Haughty Conquerors: Amherst and the Great Indian Uprising of 1763

By William R. Nester | Go to book overview

Introduction

Do not be angry father, you are going to the other side of the great lake. We shall get rid of the English.

-- Indian reply to Captain Pierre Pouchot when he criticized them for abandoning the French, 17601

Although that anonymous Indian's role in the uprising from 1763 to 1764 known as Pontiac's War can never be known, his words were prescient. During that time a loose coalition of tribes from the Appalachian Mountains to the Mississippi River and from the Ohio valley to the Great Lakes did briefly manage to "rid" themselves of nearly all the British in their midst. Indeed, that effort ranks with the 1680 Pueblo revolt as the most successful Indian war in Native American history. Not only did they assault and capture nine frontier forts, kill as many as 2,500 whites, and besiege Forts Detroit and Pitt for months, but, most importantly, they negotiated a peace with the British that realized most of their demands. Nonetheless, those Indians would only briefly savor their victory.

What sparked that uprising against British rule imposed only three years earlier? Britain's conquest of New France in 1760, codified by the 1763 Treaty of Paris, terrified virtually all Indians east of the Mssissippi River. In the previous century and a half of expanding French and British settlement in North America, most of the tribes that had survived the epidemics and wars brought by the Europeans had actually prospered. By playing off those imperial powers against each other, they extracted the best trade and alliance terms from both. Indian living standards had risen with the meshing of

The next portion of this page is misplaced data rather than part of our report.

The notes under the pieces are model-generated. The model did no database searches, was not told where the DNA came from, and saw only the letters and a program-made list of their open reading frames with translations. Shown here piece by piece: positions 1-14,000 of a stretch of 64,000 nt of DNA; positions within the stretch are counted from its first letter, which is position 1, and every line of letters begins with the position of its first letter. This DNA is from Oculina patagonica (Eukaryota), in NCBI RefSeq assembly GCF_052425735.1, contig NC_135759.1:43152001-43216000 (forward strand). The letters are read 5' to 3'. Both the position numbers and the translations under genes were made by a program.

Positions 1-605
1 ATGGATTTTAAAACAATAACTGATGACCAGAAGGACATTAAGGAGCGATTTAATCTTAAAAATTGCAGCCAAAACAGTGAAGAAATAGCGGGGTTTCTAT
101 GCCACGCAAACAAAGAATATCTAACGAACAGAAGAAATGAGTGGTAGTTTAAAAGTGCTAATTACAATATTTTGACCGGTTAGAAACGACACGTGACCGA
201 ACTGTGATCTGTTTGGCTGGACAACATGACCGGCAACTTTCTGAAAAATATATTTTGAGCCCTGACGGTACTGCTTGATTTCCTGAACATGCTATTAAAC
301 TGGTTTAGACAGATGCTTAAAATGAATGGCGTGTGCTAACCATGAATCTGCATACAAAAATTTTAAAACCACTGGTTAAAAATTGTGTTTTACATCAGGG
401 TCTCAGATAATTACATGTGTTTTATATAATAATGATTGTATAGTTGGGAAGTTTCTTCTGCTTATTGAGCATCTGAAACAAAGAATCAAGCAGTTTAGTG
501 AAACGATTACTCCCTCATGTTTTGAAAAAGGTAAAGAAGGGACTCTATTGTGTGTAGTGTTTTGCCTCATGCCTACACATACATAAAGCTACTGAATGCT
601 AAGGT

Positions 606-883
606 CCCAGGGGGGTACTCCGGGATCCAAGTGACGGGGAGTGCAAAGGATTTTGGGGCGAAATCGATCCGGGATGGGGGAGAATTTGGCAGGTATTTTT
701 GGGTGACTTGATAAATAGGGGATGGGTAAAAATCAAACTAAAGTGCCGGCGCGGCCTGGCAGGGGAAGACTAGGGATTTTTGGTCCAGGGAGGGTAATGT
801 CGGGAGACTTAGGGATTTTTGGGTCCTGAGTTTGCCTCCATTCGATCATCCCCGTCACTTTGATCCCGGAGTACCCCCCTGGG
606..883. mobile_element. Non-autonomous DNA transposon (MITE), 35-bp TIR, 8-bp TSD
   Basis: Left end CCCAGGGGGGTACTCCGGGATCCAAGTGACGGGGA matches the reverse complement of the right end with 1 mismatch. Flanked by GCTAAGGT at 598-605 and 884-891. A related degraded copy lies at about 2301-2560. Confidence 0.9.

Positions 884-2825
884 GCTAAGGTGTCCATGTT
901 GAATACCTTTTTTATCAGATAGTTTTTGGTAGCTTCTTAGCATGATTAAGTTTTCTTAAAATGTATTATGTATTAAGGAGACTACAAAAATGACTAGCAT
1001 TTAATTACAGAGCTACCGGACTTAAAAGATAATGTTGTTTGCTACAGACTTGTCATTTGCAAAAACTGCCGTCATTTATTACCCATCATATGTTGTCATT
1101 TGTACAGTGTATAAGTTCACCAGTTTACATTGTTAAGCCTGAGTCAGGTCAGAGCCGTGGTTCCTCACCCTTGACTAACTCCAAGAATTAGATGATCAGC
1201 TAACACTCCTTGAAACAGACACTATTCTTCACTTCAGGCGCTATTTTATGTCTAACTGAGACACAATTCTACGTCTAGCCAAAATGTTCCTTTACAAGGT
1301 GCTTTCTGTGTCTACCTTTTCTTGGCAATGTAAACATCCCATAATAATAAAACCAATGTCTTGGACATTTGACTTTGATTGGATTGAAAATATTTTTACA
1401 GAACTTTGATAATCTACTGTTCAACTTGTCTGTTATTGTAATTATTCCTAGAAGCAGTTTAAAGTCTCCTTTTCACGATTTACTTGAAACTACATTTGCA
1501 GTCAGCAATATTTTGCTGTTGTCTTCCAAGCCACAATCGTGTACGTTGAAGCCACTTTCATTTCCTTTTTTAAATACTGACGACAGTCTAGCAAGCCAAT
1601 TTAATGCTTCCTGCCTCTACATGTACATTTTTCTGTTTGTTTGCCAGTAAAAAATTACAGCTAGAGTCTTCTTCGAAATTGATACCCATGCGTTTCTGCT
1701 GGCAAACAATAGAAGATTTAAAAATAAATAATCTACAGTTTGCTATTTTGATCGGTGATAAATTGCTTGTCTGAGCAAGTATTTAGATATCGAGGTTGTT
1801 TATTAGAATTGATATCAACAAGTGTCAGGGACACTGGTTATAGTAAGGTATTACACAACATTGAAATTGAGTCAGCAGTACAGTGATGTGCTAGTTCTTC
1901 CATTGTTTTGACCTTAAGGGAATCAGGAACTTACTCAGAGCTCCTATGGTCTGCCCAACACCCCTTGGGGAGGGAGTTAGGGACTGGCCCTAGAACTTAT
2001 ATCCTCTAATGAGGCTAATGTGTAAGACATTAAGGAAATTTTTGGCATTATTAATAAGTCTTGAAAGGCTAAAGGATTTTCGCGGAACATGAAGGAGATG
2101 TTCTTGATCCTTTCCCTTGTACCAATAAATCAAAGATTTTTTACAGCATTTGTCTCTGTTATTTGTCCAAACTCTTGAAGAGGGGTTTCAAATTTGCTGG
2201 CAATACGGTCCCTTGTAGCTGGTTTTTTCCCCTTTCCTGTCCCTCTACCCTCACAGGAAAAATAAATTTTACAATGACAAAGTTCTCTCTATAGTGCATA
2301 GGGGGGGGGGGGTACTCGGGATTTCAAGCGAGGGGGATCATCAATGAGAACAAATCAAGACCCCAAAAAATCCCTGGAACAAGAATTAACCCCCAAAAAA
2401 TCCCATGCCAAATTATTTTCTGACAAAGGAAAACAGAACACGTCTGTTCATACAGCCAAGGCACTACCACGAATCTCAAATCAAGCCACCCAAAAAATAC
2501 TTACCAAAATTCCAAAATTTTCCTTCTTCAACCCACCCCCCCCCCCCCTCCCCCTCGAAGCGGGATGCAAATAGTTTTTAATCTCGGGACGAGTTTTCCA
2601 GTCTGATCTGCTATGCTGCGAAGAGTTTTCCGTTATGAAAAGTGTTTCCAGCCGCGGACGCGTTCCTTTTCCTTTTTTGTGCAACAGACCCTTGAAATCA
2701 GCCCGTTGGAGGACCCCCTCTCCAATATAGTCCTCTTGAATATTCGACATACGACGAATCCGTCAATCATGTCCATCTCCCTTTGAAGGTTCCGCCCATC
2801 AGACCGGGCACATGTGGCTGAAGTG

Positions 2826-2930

-vii-

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Haughty Conquerors: Amherst and the Great Indian Uprising of 1763
Table of contents

Table of contents

  • Title Page iii
  • Contents v
  • Introduction vii
  • Notes xiii
  • 1 - Conquest "Where Are We Now? The French Are All Subdued" 1
  • Notes 31
  • 2 - Conspiracies "Destroy Their Forts and Make Them Rue the Day" 35
  • Notes 66
  • 3 - Attacks "And Drive These Britons Hence Like Frightened Deer" 73
  • Notes 103
  • 4 - Counterattacks "Big with Their Victories" 107
  • Notes 145
  • 5 - Stalemate "Leave These Distant Lakes and Streams to Us" 149
  • Notes 179
  • 6 - Subjection "To Be a Vassal to His Low Commanders" 185
  • Notes 223
  • 7 - Settlements "Nay Think Us Conquered, and Our Country Theirs" 231
  • Notes 269
  • 8 - Consequencesl "Whom See We Now, Their Haughty Conquerors" 279
  • Notes 283
  • Index 285
  • About the Author *
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